Burmese Grocery Store San FranciscoSan Francisco Burmese grocery store
Burmese leaf spring (Laphet, Lephet) - Coffee Teas - Burmese
I am a big admirer of Burmese tealeaf lettuce (Laphet choke, Leuphet tote, Tap path doc, among many other translations in English), which I met and fell in love with at the Mandalay Restuarant in San Francisco. However, my house in Santa Cruz County, California is too far from the next Burmese place to cater.
I am looking for a spring for tealeaves (laphet), so that I can make my own tealeafs. I asked in some Burmese diners; in one I was told: "We know this Burmese seaman, and when he comes to San Francisco, he will bring us a large stockpile". In another eatery, the employees said they had completely ignored the sources of their sheets, perhaps out of fear that I was a treasurer looking for Burmese outlaws.
Somebody get a spring for Burmese laphettee leaf?
Burmese Food at the Grocery Cafe in Oakland - a review
When you are not sure what kind of grocery store cafe is serving, the outside plate says it all. Head chef William Lue has a long story of serving Burmese cuisine in the Bay Area, beginning in the Richmond area of San Francisco in the same place that was finally taken over by the hugely beloved Burmese superstar, and more recently a little bit of boiling from a superstar chef cook.
However, last months he ended up in an odd place in a tranquil area of East Oakland and strangely enough was calling the Grocery Cafe because there are schemes to turn it into a part-time grocery store that sells Burmese goods. It was the first one that I attended a new Meetup Group hosted by East Bay Dishing, organised by my girlfriend Christina from the appropriately titled East Bay Dish Meallog.
The supper began with a pasta cooked with coconuts, named oono knaw sw. The only large meal in the dining room where our MeetUp group had din. There was a mixed group of guests for an genuine Burmese eatery, from family to friends looking for a drink and cuisine. It began with a tempting pasta noodlesoup ( "ono kiss swe"), which made everyone talk because of the roasted chick peas.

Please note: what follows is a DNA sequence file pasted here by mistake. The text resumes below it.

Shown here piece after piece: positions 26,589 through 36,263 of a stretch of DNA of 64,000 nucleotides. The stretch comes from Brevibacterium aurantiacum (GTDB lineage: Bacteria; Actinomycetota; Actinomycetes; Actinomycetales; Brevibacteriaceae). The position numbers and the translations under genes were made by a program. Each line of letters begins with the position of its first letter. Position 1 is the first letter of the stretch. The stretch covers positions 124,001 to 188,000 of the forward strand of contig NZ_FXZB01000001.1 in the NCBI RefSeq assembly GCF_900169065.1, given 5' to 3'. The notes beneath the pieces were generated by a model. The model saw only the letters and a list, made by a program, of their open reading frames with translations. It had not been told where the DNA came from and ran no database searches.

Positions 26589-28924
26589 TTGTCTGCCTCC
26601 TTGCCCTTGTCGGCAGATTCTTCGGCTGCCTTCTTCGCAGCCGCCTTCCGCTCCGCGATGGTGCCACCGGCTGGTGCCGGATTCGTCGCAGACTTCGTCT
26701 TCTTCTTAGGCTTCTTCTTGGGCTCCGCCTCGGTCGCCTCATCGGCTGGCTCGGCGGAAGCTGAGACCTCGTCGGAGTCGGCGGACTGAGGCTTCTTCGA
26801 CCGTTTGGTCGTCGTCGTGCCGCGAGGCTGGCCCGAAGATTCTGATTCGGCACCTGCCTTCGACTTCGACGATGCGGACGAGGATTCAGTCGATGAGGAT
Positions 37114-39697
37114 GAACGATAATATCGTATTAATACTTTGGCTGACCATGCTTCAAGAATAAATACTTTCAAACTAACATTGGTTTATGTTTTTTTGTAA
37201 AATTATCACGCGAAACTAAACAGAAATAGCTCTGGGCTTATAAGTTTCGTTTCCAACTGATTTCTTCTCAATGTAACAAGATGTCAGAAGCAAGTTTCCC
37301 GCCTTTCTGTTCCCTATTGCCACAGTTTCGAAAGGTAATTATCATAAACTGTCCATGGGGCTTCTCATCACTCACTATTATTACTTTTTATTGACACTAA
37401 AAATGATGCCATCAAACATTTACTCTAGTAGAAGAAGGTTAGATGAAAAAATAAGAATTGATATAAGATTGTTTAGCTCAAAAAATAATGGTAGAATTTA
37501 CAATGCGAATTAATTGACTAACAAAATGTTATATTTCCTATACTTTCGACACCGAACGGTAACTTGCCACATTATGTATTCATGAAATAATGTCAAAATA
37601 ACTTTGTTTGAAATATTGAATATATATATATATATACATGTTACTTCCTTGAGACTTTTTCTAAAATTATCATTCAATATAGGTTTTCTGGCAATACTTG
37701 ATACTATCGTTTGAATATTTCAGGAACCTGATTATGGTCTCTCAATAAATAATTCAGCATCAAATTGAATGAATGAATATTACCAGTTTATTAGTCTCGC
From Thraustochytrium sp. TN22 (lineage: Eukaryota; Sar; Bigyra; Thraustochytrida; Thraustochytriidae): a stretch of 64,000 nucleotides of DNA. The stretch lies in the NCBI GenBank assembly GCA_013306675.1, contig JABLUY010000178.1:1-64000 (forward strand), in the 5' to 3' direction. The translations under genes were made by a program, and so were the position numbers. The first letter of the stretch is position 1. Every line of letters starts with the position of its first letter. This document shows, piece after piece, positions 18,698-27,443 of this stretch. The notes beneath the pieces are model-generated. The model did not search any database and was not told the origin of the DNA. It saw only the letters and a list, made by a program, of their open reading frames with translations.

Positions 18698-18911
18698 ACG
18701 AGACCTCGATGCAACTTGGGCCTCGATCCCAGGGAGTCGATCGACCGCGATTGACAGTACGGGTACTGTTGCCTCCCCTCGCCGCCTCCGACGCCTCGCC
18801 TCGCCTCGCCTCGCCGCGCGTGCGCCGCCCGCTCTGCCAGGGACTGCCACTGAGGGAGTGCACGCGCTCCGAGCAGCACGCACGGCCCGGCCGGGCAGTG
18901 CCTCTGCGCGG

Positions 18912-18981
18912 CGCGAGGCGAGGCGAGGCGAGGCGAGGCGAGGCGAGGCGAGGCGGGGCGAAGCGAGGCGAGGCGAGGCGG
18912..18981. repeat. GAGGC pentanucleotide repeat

It was followed by a samuza and marinated vegetable, then the folk (and ceremonial) lettuce and lettuce. They were both fresh and crispy (the tealead had a little more peanut than I had elsewhere). They were not all successful (the salted and floury version of home-made pig meat), but others were satisfactory and revealing (such as the pasta with coconuts and the fresh lettuce with ginger).
Restuarant doesn't have a licence to drink, so it's still BTW. I' ve had a few favourites, beginning with the one o' cabbage swiss broth with the poise of the aromas of chocolate cream and the warmth in the broth and lettuce, which was invigorating with a definitive taste of it.
However, the Elamasala also consolated me with delicate mutton and wels (which was not necessarily the most favourite meal on the table), which had a certain South East Asiatic flavour that reminds me of this part of the globe (it is a flavour that is perhaps an aquired flavour for US eaters).
Head Chef Lue adds lemon to the green lettuce before it is served. It' my dish of lettuce and herbs. While I liked the lettuce better, the tealead definitely had an original Burmese flavour (albeit a little too much peanuts). or roasted pasta with chickens.
While Grocery Cafe may baffle you with its name, once you eat there you will know that you are getting a glimpse of the Burmese home of chef Lue. Cafe grocery store, 2248 Grocery store Ave 10. This is my shell of tamarinds sea fruits (or Burmese type cioppino). Traditional Asiatic Tapioka desert in creamy broth, but the other trimmings were uncommon (I have tried many pieces of yam).